This is by no means an all-encompassing list of tax deductions for small businesses (you can find that here for 2020 tax returns). However, these are the most common ones that all business owners should know routinely.
1. Shipping Costs and Packaging Materials
Most sellers don’t realize they can write off any costs from shipping and packaging their goods to customers. You can include postage, packaging boxes, tape, labels, packing materials, printer ink, and shipping meter subscriptions.
Shipping is a necessary and significant expense for any online business. Do you know how much you actually spend? Understanding your tax savings from shipping expenses can also factor in whether you offer free shipping or not.
Tip: Dropshippers can’t write off shipping costs as they’re not responsible for delivering their goods to customers.
2. Home Office
Do you run your business out of your own home or co-working space? If so, you can write off a significant deduction for it.
This only applies if you work solely out of your home or co-working space and not any other alternative workspace.
You can calculate your home office deduction in two ways:
Use a modified calculation of: $5 x office square footage = deduction (with maximum of 300 square feet. You can fill out this total expense on Schedule C of Form 1040.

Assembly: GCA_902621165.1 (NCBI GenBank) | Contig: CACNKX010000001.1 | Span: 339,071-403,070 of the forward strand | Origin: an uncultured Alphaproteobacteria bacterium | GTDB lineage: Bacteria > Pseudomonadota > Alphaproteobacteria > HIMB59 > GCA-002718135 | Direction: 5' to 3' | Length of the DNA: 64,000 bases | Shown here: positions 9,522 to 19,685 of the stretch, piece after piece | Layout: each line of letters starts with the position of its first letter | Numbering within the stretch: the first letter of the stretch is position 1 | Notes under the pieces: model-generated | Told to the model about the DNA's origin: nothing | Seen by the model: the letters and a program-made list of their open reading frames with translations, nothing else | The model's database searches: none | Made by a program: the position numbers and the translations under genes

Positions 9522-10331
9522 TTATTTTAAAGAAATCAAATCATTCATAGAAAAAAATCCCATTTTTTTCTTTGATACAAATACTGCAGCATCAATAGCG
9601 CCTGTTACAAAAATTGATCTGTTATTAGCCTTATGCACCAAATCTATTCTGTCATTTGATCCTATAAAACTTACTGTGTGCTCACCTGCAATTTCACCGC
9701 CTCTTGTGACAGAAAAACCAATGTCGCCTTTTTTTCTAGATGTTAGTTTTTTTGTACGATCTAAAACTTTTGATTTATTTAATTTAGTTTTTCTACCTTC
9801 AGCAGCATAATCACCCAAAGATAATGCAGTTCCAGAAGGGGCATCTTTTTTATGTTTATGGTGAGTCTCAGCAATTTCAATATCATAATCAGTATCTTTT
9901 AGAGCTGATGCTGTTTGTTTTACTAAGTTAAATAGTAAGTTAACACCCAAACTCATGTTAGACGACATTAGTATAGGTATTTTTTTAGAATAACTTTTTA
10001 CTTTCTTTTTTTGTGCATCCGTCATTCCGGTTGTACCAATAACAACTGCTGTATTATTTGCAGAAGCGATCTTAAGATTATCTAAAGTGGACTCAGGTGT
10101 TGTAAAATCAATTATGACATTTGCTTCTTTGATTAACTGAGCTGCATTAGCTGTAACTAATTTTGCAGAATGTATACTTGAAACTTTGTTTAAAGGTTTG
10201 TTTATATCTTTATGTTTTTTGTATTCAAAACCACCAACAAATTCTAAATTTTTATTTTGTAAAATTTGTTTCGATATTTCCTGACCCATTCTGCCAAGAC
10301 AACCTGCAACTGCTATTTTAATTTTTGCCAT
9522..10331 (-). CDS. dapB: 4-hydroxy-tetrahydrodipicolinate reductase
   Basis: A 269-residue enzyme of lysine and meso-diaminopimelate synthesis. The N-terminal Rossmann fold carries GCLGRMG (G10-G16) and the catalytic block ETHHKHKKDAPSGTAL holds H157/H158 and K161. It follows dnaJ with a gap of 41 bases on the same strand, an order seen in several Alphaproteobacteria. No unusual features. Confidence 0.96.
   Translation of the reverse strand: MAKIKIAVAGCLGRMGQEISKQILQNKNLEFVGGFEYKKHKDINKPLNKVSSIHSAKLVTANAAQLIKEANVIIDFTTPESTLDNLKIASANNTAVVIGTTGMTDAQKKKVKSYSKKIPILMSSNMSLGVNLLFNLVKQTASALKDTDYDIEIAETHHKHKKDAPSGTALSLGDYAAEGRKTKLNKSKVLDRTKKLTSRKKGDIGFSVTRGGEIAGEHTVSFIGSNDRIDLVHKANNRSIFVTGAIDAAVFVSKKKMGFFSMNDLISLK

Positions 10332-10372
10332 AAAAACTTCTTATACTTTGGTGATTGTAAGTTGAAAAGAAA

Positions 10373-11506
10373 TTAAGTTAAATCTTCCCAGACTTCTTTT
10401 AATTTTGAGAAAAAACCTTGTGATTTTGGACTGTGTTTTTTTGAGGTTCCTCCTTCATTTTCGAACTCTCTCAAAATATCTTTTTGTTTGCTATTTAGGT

Or, calculate the percentage of your home’s square footage that is your working space. Then, apply that percentage to your home expenses like rent or mortgage, interest, property taxes, and utilities (heat, electricity, water, etc). You’d report these expenses on Form 8829.
While the second method is more work, it could give you a larger total deduction.
Either way, be sure to take pictures of your home office and maintain records of you working there as proof for the IRS.
3. Home Inventory Storage
If you store inventory at home, you can also deduct your living space expenses. To be eligible, you must use the storage space on a regular basis for products you sell at wholesale or retail. And, your home must be the only location for your business.
This can be an important write off for startups or retail arbitrage sellers who don’t usually need a warehouse or other facility.
4. General Business Expenses (Office Suppliers, Internet, Website, and More)
Remember that the IRS includes any business-related expense that is “ordinary and necessary.” So, you can track and write off everyday expenses that help run your business like:
- Office supplies — Notepads, pens, printers, staplers, even books
- Photography and video equipment
- Cell phone or other phone bills
- Software tools — Any program like email marketing, SEO, paid ads, social media, design
- Website — Your eCommerce or marketplace platform fees and any domain and web hosting fees
While some of these expenses may seem small, they can quickly add up to significant savings.
Whether you advertise on Facebook, Instagram, or through direct mail inserts, these advertising expenses are tax deductible. You’d write off the price for placing the ad and other fees to produce it like a designer or copywriter.